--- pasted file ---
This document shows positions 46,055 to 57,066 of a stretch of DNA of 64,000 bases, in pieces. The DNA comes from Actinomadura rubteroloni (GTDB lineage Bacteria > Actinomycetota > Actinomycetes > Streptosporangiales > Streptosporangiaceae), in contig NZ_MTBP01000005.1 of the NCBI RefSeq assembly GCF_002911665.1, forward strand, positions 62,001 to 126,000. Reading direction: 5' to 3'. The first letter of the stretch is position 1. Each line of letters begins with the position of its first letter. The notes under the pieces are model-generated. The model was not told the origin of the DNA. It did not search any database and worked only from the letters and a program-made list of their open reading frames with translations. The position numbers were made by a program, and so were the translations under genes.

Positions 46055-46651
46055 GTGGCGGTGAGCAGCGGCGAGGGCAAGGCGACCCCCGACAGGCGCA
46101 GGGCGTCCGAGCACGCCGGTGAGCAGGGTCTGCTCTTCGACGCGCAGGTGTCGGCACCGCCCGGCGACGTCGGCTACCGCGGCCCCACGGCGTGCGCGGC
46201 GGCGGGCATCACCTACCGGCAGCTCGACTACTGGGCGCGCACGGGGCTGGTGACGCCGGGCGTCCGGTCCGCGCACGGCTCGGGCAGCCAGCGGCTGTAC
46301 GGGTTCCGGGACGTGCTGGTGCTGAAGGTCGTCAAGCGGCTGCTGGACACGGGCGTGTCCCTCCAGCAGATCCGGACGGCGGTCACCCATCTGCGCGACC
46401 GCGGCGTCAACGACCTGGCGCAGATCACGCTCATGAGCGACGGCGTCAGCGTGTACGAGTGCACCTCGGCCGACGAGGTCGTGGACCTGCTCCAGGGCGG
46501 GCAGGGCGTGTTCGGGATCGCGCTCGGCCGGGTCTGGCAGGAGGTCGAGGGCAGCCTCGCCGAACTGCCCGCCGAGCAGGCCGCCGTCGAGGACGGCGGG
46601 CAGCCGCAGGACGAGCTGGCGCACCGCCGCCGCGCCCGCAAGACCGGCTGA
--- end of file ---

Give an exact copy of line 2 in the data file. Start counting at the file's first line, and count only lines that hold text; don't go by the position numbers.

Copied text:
Positions 46055-46651